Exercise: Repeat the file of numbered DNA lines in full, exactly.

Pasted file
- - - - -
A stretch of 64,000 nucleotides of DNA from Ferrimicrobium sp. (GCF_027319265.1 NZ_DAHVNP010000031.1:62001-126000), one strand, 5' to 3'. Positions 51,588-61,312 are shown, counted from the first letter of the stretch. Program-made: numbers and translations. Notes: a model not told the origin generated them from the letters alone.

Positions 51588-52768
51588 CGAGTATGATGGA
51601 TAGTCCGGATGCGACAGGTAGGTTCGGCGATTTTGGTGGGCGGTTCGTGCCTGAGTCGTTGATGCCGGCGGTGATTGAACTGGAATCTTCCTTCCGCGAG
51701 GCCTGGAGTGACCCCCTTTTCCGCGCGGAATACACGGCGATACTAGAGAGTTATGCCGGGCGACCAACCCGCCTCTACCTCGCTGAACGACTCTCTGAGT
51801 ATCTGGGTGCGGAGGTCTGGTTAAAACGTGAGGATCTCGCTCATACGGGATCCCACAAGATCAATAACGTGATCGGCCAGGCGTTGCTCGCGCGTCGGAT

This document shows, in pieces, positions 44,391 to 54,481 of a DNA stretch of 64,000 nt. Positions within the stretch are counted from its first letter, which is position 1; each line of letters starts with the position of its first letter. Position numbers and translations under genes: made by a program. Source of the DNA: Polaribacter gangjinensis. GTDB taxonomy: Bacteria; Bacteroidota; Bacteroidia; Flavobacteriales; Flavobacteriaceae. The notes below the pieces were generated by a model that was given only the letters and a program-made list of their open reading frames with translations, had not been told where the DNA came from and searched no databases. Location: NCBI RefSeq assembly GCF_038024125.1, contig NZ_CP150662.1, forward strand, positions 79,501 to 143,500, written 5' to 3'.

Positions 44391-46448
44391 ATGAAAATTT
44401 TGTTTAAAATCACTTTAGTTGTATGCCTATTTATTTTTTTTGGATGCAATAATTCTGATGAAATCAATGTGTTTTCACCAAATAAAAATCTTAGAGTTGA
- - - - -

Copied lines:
A stretch of 64,000 nucleotides of DNA from Ferrimicrobium sp. (GCF_027319265.1 NZ_DAHVNP010000031.1:62001-126000), one strand, 5' to 3'. Positions 51,588-61,312 are shown, counted from the first letter of the stretch. Program-made: numbers and translations. Notes: a model not told the origin generated them from the letters alone.

Positions 51588-52768
51588 CGAGTATGATGGA
51601 TAGTCCGGATGCGACAGGTAGGTTCGGCGATTTTGGTGGGCGGTTCGTGCCTGAGTCGTTGATGCCGGCGGTGATTGAACTGGAATCTTCCTTCCGCGAG
51701 GCCTGGAGTGACCCCCTTTTCCGCGCGGAATACACGGCGATACTAGAGAGTTATGCCGGGCGACCAACCCGCCTCTACCTCGCTGAACGACTCTCTGAGT
51801 ATCTGGGTGCGGAGGTCTGGTTAAAACGTGAGGATCTCGCTCATACGGGATCCCACAAGATCAATAACGTGATCGGCCAGGCGTTGCTCGCGCGTCGGAT

This document shows, in pieces, positions 44,391 to 54,481 of a DNA stretch of 64,000 nt. Positions within the stretch are counted from its first letter, which is position 1; each line of letters starts with the position of its first letter. Position numbers and translations under genes: made by a program. Source of the DNA: Polaribacter gangjinensis. GTDB taxonomy: Bacteria; Bacteroidota; Bacteroidia; Flavobacteriales; Flavobacteriaceae. The notes below the pieces were generated by a model that was given only the letters and a program-made list of their open reading frames with translations, had not been told where the DNA came from and searched no databases. Location: NCBI RefSeq assembly GCF_038024125.1, contig NZ_CP150662.1, forward strand, positions 79,501 to 143,500, written 5' to 3'.

Positions 44391-46448
44391 ATGAAAATTT
44401 TGTTTAAAATCACTTTAGTTGTATGCCTATTTATTTTTTTTGGATGCAATAATTCTGATGAAATCAATGTGTTTTCACCAAATAAAAATCTTAGAGTTGA